Study Guide

The American Letters

By Henry James

Letters

Very Verbose

Newman writes up a storm in The American. Of course, he's modest about it. While Newman is gallivanting around Europe, he confesses to Mrs. Tristram that he's a "miserable letter writer" (5.30).

He proceeds to detail his traveling experiences while noting all of the cliché expressions usually used to describe beautiful places. Newman's self conscious about his writing, sure, but he has a lot to say.

In some ways, Newman's more expressive in his letters than he is in real life. He wants someone to discuss all the goopy stuff with him, like castles and the countryside. Since Claire won't give him the time of day (yet), he's forced to put it all down on paper.

He's Got a Lot of Thoughts

Then again, Newman's pretty vulnerable when he's writing letters. He tells Mrs. Tristram about all his "plans and visions" for when returns to Paris, even though he knows he sounds a bit naïve (5.30).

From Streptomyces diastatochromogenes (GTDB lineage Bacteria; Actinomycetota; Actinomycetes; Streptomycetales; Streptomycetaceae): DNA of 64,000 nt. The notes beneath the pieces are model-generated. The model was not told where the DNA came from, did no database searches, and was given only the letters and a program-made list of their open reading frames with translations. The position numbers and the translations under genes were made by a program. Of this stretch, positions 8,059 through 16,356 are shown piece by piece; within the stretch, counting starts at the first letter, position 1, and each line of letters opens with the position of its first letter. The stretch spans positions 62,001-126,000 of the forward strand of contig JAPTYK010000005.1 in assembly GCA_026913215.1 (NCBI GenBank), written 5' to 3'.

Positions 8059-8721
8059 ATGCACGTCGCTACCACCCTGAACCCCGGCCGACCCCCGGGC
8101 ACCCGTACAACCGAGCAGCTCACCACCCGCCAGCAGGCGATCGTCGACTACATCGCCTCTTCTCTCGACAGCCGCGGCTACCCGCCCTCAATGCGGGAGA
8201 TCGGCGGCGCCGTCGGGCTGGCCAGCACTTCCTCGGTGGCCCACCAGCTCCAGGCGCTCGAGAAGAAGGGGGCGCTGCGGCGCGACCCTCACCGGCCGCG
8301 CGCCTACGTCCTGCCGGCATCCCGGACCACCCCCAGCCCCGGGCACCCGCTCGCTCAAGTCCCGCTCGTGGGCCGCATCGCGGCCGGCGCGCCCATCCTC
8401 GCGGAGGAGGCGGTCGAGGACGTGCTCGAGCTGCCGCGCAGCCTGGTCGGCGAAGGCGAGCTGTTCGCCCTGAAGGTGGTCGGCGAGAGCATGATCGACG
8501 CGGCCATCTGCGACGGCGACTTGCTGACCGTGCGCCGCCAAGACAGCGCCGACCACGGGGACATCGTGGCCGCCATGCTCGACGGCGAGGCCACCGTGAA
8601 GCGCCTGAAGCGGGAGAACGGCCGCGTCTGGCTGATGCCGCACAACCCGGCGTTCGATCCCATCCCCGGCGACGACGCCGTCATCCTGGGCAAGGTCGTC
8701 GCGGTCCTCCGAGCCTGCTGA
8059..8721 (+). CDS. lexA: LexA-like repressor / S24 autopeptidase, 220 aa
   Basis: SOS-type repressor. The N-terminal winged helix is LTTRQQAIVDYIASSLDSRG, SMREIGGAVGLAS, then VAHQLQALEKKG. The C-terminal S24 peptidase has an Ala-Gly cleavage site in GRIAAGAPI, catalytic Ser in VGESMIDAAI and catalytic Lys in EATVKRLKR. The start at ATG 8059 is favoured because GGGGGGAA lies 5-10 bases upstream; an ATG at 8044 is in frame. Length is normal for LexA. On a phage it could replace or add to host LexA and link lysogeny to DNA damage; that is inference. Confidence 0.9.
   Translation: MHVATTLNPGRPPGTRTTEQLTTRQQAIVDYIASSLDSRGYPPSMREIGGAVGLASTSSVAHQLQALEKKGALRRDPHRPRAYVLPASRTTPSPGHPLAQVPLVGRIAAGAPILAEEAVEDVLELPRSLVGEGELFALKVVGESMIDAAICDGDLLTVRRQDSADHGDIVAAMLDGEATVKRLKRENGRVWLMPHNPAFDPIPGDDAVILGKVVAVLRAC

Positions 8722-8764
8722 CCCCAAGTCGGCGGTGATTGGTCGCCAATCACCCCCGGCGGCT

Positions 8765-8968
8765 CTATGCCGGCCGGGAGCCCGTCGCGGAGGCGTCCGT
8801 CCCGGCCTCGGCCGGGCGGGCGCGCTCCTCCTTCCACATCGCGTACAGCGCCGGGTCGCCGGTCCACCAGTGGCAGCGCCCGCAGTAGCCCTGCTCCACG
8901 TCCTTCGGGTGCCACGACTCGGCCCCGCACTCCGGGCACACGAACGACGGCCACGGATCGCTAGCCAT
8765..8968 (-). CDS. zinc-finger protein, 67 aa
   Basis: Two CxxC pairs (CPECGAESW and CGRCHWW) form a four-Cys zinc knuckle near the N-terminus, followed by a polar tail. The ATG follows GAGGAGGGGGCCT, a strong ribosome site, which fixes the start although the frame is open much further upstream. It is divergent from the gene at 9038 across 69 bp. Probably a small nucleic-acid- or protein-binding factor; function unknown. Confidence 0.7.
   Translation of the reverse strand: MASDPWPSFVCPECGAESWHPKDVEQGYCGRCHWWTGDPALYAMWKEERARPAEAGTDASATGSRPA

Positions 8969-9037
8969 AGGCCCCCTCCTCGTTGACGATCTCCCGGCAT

Even though we have our fabulous third person omniscient narrator letting us know what's up with every character's inner thoughts, it's nice to hear it directly from the source once in a while. Writing lots of letters allows Newman to reflect on things he wouldn't otherwise dream of revealing.

Dial M for Murder

Newman's not the only one writing letters in The American. A major murder plot unfolds through a letter written long ago by a long dead character. That's right: M. Bellegarde wants his revenge from beyond the grave.

Spooky.

Suffice it to say that M. Bellegarde does not go gentle into that good night. "It is murder, if murder ever was": we hear it right from the mouth of the deceased (23.69).

Even more excitingly, Newman has to painstakingly translate the French note into English. On one hand, it's plain that his French lessons are paying off. (Gold star, Newman.) On the other hand, Newman's using his knowledge of the French language to sabotage his potential in-laws.

Letters reveal secrets: secrets about Newman's true vulnerability, his inner thoughts, and the Bellegarde propensity for poison. Whenever we see a snippet of a letter included in the book, it's a sure sign we get a direct line to the source material.

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